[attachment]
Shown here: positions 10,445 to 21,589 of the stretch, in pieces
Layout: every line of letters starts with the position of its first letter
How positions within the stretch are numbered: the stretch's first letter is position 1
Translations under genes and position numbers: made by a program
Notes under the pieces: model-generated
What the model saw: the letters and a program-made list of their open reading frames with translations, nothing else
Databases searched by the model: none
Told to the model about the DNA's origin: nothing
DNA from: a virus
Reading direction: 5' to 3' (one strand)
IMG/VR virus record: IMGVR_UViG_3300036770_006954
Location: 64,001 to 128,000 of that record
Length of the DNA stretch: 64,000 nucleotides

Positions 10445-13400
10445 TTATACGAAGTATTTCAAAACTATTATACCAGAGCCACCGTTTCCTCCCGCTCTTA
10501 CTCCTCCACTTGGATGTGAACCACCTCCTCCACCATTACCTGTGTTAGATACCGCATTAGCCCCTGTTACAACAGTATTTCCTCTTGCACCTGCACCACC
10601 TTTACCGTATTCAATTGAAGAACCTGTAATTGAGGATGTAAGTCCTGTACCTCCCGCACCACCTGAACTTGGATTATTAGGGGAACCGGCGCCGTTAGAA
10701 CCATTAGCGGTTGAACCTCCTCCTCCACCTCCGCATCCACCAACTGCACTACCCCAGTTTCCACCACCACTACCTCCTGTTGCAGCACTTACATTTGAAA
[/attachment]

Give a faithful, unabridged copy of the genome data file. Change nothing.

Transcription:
Shown here: positions 10,445 to 21,589 of the stretch, in pieces
Layout: every line of letters starts with the position of its first letter
How positions within the stretch are numbered: the stretch's first letter is position 1
Translations under genes and position numbers: made by a program
Notes under the pieces: model-generated
What the model saw: the letters and a program-made list of their open reading frames with translations, nothing else
Databases searched by the model: none
Told to the model about the DNA's origin: nothing
DNA from: a virus
Reading direction: 5' to 3' (one strand)
IMG/VR virus record: IMGVR_UViG_3300036770_006954
Location: 64,001 to 128,000 of that record
Length of the DNA stretch: 64,000 nucleotides

Positions 10445-13400
10445 TTATACGAAGTATTTCAAAACTATTATACCAGAGCCACCGTTTCCTCCCGCTCTTA
10501 CTCCTCCACTTGGATGTGAACCACCTCCTCCACCATTACCTGTGTTAGATACCGCATTAGCCCCTGTTACAACAGTATTTCCTCTTGCACCTGCACCACC
10601 TTTACCGTATTCAATTGAAGAACCTGTAATTGAGGATGTAAGTCCTGTACCTCCCGCACCACCTGAACTTGGATTATTAGGGGAACCGGCGCCGTTAGAA
10701 CCATTAGCGGTTGAACCTCCTCCTCCACCTCCGCATCCACCAACTGCACTACCCCAGTTTCCACCACCACTACCTCCTGTTGCAGCACTTACATTTGAAA